Downbelow Station takes place in 2352/3 in a future history where space has been colonized but mostly through space stations. Downbelow Station, orbiting the world of Pell, is one of the few attached to a life-supporting world. Most of the action centres around Pell/Downbelow (the terms are used interchangeably for both the station and the planet) but also takes place in space. The main players are the Earth Company – which is the company that initially began exploration and colonization and is involved in trade, the Company Fleet who are now acting somewhat independently of the Company itself, the Union Alliance – a break-away group of colonies at war with the Fleet (and to a lesser extent the Company) and then a motley group of merchanters who just want to trade and make money with whomever will deal with them. Oh and Pell station itself who is attempting to be independent but as the book begins, and the boundaries between Earth and Union space are being re-drawn, finds itself at the strategic centre of pretty much everyone’s plans.
I want to say I enjoyed this more than I did because it has some very good elements. If you enjoyed the kind of complex SciFi story, where different factions are presented with their pros and cons and there’s not necessarily clear lines between heroes and villains, something that deals with the gritty realities of space war and the mundane, as well as the macro level politics and economics of it – something a lot like say the rebooted Battlestar Galactica say, then there’s a good chance you’ll enjoy this. It has all those elements and Cherryh wields them well into a compelling story.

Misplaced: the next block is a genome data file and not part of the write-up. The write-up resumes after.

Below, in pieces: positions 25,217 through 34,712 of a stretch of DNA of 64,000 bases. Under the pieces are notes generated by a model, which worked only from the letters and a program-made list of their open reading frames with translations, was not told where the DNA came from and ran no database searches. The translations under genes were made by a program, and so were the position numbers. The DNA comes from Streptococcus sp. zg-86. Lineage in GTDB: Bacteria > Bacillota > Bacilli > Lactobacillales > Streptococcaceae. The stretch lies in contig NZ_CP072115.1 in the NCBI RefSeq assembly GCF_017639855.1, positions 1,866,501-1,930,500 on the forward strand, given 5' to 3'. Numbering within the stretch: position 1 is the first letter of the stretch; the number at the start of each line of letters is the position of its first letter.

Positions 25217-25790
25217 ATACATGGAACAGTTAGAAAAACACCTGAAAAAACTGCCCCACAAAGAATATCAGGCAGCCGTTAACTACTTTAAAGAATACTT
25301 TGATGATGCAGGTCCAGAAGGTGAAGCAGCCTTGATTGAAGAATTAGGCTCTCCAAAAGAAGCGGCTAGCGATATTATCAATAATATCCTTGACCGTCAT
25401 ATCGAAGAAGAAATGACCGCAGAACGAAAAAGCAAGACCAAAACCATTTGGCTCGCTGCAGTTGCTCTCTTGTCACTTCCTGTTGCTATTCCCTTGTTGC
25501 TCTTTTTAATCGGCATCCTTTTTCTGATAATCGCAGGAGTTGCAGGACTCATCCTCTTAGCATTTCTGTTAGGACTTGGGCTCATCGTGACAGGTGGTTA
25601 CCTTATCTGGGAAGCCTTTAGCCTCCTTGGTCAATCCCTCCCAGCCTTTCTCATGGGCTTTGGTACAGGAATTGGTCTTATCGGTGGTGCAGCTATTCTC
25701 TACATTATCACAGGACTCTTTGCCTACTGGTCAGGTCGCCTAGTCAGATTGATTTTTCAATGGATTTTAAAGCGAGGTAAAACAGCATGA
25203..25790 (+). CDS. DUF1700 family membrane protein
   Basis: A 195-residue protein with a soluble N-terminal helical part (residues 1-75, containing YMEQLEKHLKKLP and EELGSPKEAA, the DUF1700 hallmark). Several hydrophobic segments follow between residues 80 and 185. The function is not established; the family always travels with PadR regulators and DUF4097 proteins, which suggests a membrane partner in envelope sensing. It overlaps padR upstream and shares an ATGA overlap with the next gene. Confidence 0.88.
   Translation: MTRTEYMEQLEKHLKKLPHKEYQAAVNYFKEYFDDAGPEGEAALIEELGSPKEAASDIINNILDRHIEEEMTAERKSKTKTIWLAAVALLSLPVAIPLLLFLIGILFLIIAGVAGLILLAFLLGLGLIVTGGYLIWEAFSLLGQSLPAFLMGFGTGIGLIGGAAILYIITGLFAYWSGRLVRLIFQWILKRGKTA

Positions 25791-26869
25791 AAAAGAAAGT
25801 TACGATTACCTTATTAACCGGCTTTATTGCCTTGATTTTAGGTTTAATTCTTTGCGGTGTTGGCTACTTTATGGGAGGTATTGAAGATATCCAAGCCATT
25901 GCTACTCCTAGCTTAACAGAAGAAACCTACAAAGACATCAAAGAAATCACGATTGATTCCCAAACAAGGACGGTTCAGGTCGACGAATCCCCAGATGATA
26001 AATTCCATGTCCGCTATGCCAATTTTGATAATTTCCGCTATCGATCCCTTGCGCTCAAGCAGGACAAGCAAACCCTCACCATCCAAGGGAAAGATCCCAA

But. There had to be a but. There’s something about her writing style, her sentence construction, that threw me off. I can tell you because I measured it (yep the spreadsheet is back with a vengeance) that my reading speed halved from its normal level during the reading of this book. In fact I took a decision early on to “power through” and pretty much read it in a couple of days last weekend, partly because I was worried that if I put it down for any length of time I wouldn’t pick it up again.
Now not everyone will feel this way. Some will enjoy her prose no doubt, but I do know from the S&L Goodreads group that I’m far from the only one with this problem. Which is a shame because I think there’s a great story there but for me it was like wading through treacle to get to it.
One unrelated issue I had with this book was the portrayal of the book’s aliens, the Hisa or Downers. They are a race of primates, a little smaller than humans that are indigenous to Pell. They are less intelligent than humans, have a simpler culture and seem to be wholly subservient to them, happy to become lower status workers on both the planet and the station. Whilst they have their own culture and language we mostly hear them speak broken English (humans generally haven’t mastered Hisa speech), and even in scenes where only Hisa are present their language seems simple which is what makes me think we’re supposed to see them as less intelligent.
Whilst in one sense they are alien and it’s just as plausible that a race like the Hisa could exist as some super-intelligent cosmic overlords – the way they are presented, the way they interact with humans, their simple but profound spirituality, the way their personalities are largely interchangeable and they seem to have no conflicts amongst themselves (and I mean even conflicts of opinion pretty much), the way they are treated by humans stands as an easy indicator of moral virtue (the patronising ‘good’ humans v the ‘bad’ dismissive and exploitative ones) – all this added up to a portrayal that looked very like the Noble Savage – and that left me uncomfortable.
But that aside the story was good, if you can make it through the language.
6/10 – there’s a good story there if you can see it.